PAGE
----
Working on technique regularly will drastically improve your overall swimming efficiency, speed, and confidence in the water. This workout focuses on three freestyle drills and then applying them into the main set. It’s just less than a mile, but we believe in quality over quantity.

See Also: 10 Steps to Swim Smarter Freestyle

Workout Statistics:

  • Distance: 1,500 yards
  • Duration: 35 Minutes
  • Focus: Freestyle Technique

Warmup

Every workout needs to start with a proper warmup. This warmup is relatively short and builds into the pre set which details three different drills.

Drill Set: Freestyle Technique

In swimming, your success as an athlete hinges on how efficiently you can move through the water. It’s a medium that’s nearly 800x more dense than air, and requires an entirely different set of technical skills than any land-based sport. For this reason, any flaw in form is magnified exponentially in the water.

Honing your technique is the best way to reach your potential in any activity, but this is truer in swimming than any other sport. Working on improving technique regularly can drastically improve your overall swimming efficiency, speed, and confidence in the water.

3 Strokes + 12 Kicks

Driving your rotational momentum from the hips is a necessary part of swimming fast. Drill: 3 strokes + 12 kicks. Take 3 strokes then balance on your side for 12 kicks. Focus on keeping your balance and a proper body line. You should be completely on your side with your head down during the duration of the 12 kicks. Remember that rotational power comes from your hips and then your shoulders.You can try this drill with fins. It will help keep your balance and keep you moving fast enough to really feel the effect of the drill.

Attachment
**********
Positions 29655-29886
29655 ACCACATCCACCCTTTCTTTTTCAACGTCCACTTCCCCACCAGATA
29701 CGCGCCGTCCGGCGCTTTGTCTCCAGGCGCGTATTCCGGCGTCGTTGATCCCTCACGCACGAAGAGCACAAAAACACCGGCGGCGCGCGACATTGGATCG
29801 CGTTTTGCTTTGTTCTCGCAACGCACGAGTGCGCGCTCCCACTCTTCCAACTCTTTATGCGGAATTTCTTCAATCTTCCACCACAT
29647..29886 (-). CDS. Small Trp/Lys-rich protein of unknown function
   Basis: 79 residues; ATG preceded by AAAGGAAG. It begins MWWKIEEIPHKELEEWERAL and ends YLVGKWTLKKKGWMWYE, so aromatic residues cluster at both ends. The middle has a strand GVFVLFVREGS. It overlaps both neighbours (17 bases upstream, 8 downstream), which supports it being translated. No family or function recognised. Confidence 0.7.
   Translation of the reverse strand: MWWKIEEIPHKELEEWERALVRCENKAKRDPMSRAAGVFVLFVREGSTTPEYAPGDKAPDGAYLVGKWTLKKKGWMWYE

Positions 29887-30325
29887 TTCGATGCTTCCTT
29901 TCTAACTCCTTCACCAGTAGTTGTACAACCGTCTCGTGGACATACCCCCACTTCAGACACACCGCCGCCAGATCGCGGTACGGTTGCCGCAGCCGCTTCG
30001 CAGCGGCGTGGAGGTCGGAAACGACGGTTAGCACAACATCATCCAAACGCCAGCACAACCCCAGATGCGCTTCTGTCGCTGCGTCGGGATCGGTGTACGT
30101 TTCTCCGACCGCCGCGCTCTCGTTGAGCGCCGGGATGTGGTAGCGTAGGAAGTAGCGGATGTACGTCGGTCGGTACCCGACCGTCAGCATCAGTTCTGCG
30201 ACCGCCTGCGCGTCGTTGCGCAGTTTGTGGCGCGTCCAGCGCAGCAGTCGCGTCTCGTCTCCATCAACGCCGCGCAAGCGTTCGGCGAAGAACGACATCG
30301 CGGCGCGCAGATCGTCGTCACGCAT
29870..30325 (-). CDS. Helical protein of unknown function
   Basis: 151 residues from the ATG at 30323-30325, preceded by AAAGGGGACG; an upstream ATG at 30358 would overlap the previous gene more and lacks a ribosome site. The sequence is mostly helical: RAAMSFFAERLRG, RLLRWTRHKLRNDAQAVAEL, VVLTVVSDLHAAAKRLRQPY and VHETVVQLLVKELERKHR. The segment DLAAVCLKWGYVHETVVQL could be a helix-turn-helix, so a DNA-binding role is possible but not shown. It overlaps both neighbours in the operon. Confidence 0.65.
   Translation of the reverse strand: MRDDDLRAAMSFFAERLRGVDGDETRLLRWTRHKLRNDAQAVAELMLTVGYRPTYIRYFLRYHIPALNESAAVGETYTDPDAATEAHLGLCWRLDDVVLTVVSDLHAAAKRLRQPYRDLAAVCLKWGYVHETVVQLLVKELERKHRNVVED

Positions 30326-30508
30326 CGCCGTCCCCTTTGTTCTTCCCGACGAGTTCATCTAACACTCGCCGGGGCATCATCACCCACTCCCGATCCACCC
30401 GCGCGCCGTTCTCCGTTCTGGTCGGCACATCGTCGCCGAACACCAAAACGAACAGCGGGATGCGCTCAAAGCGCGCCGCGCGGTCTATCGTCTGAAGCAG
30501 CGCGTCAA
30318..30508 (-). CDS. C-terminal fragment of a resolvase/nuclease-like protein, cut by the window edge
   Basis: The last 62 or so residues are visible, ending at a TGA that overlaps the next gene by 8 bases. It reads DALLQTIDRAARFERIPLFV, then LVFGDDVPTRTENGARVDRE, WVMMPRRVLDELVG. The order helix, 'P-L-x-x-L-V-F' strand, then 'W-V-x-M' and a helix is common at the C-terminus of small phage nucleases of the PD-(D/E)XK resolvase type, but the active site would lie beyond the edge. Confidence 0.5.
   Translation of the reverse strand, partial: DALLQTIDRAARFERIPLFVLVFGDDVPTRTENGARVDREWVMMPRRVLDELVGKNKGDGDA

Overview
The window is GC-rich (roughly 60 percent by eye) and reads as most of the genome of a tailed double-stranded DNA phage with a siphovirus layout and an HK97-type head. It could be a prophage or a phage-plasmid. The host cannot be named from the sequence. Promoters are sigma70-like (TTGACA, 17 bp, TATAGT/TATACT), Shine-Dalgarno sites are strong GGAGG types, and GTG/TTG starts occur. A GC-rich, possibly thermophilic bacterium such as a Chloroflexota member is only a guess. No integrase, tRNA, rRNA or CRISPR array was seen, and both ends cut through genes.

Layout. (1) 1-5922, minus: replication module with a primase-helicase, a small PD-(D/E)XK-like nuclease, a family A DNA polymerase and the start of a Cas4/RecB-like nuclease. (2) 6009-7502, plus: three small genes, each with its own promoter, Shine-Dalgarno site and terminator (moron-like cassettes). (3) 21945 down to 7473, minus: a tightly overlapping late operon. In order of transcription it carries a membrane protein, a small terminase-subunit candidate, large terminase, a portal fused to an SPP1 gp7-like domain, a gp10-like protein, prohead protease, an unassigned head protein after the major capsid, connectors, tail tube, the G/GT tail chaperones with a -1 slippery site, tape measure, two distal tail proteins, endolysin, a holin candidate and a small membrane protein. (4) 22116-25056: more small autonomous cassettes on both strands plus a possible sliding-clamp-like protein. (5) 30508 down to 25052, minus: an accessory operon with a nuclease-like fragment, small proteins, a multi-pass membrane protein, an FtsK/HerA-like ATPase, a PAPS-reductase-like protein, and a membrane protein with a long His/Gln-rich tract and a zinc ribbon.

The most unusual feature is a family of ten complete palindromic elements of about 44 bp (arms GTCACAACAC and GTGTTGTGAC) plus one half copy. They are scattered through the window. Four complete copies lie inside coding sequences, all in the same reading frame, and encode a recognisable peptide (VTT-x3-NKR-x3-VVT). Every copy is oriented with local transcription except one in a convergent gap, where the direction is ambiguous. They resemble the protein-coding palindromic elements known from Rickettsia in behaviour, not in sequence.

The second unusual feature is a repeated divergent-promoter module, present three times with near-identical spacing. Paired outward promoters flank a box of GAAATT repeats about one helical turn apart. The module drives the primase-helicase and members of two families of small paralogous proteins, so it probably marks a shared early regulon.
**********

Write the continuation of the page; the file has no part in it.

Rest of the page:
Fist Drill

Fist Drill: Ball up both your hands into a fist and swim as you normally would. By reducing the surface area of your hand, you’re forced to pull the water more efficiently with your entire arm. This really engages your forearms. As you extend forward imagine you’re reaching over a large log to pull yourself forward. Once you go back to normal swimming, the nerves in your hands should feel alive and swimming should feel effortless.

Zipper Drill

Having a high-elbow stroke simply means your elbow is always above your hand – whether it’s in the water or out of the water. Zip-Up Drill: At the end of every stroke, zip-up your hand across your body’s torso into your armpit before reaching out and placing your hand In the water. This will also help you engage your back muscles and help prevent shoulder injury down the road. No matter what your speed, keeping your elbows high is a must for efficient swimming.

Main Set

The Main set applies the drills through a series of 50s and one single 200. The goal on these 50s is to hold a perfect stroke. One method to maintain max distance per stroke is by counting the number of strokes you take per length. You should even split the number of strokes you take meaning take the same number of strokes on the first 25 as you do on the second 25.

Cool Down

It’s important to let your body recover and cool down after a physically fatiguing set like this one. 100-200 yards is the minimum recommended to flush out lactic acid that was built up during the main set. A cool down and post-swim recovery can easily take up to 30 minutes or more. Hot tub?

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